Ready to see a behind the scenes look at a real client’s branding revision process?
I thought so 😊
No matter what we’re creating together, giving my clients a way to share their feedback and changes on a design project in a collaborative way is, in my opinion, crucial.
When it comes to my branding process, I always leave room for revisions, while at the same time doing a lot of up front work and check ins to make sure we’re on the right track and never too far off-base. And this approach hasn’t led me astray yet. The up front work and check-ins include:
And I’ll be honest: sometimes I send a branding presentation through to a client and there are ZERO changes. They say “OMG I LOVE IT!” and we’re done. And other times, there are parts that need to be tweaked, or changed in a bigger way.
Now that I’ve given a bit more context into my process and approach, I’m going to share a branding project I worked on last year, along with the feedback and revisions process — and also show how the client’s insight and changes made for an even better end result.
After going through my Brand Strategy & Creative Direction process, I went ahead and created Round 1 of Babe + Bud’s visual branding. And the thing I was most excited to present was the double (or triple) meaning behind the custom Bs in the business name:
They were not only Bs but also hearts, which was a nod at the love parents have for their children in raising them. AND when flipped and put together, they became a flower, which signified the growth and flourishing children go through as they grow up and learn.
I love a double meaning in a logo, even if it’s a bit more hidden, so I thought this solution was genius.
Meanwhile, the thing Andria loved the least was the Bs 😂
(Andria, by the way, was awesome to work with. That’s why this blog post is so easy to transparently write. None of this feedback was taken personally, and it all made the end result way better).
With branding projects, I always give clients a few days to sit with the presentation and compile their thoughts, feedback, and edits before we get on a review call. Here was the feedback for the initial take on Babe + Bud:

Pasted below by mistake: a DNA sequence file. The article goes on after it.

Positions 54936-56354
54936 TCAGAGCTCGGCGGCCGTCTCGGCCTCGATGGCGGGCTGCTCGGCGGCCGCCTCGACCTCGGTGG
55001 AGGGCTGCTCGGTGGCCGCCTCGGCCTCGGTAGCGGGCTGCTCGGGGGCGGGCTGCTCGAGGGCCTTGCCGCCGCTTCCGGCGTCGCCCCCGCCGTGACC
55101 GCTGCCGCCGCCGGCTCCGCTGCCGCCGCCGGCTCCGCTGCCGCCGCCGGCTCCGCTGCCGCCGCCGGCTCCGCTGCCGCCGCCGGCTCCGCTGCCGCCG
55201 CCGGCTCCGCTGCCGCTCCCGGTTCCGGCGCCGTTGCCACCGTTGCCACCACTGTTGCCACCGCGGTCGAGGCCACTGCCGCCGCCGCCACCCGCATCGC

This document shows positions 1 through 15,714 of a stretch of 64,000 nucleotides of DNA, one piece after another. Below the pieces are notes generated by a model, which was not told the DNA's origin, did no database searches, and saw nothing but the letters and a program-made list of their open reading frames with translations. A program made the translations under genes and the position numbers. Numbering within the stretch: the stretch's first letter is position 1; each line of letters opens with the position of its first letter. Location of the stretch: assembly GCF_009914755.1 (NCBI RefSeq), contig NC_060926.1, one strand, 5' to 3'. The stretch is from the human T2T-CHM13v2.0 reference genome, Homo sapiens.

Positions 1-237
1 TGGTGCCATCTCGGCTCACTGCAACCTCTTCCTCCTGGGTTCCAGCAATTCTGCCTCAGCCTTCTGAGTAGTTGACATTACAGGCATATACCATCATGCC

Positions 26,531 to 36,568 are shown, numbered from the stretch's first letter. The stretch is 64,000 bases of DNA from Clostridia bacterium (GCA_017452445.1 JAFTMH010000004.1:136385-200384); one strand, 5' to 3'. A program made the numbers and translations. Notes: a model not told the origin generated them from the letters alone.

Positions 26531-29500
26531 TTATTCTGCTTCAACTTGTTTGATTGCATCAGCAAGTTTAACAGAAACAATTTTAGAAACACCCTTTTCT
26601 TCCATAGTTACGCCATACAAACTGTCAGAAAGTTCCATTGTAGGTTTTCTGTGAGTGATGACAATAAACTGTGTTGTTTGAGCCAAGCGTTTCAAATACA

She didn’t love the custom Bs in the logo. She showed it to some friends, who didn’t really “get it” or see the double meaning, rendering it useless. Overall, it felt a bit too bold for a brand that we wanted to feel fun and welcoming.
The color palette was working for the most part, save for a few edits. The dark green wasn’t working for her. We talked about scaling back on the number of colors. We particularly wanted to make sure this appealed to adults more than children, since they’re the main audience purchasing Babe + Bud’s products.
Loved how the typography felt clean and modern, and asked to try to incorporate a handdrawn cursive element, maybe as a tagline.
Loved the PLAY Collection sub-logo! No changes, except to make sure it still matched wherever we landed for the new logo. (For example, if we changed the font of the logo, we’d also have to change the font of the PLAY Collection.)
The graphic elements/patterns utilized the Bs, which we were getting rid of. She also thought they felt a little too retro, and together we brainstormed trying handdrawn elements like polka dots, stripes, and confetti instead.
She loved the illustrations and had a lot of use cases for these, so we decided to expand on the library.
This might seem like a lot of feedback, but so much of it was intertwined and related to each other. After our review call, the biggest thing I felt I had to do was revisit the logo. And once we got the logo right, the rest of the pieces fell into place.
For the logo, I ended up sticking with the same font, which I felt was working, but using a weight that was less bold. Conceptually, I still wanted it to feel custom—in a subtle way—and aligned with the brand attributes of fun and celebratory. After lots of sketching, I realized a loopy “a” was basically the same shape as “e,” just upside down… and this made for a really fun new logo concept:
We also explored an option where “BUD” was all caps. The idea here was that kids grow up—and having the letters go from lowercase to uppercase showed that growth. Ultimately, my client decided for the simplicity of the all lowercase:
Ultimately, I can’t imagine Babe + Bud’s branding any other way, and we were both so stoked about the end result. The above revision process is a real testament to how important collaboration is.
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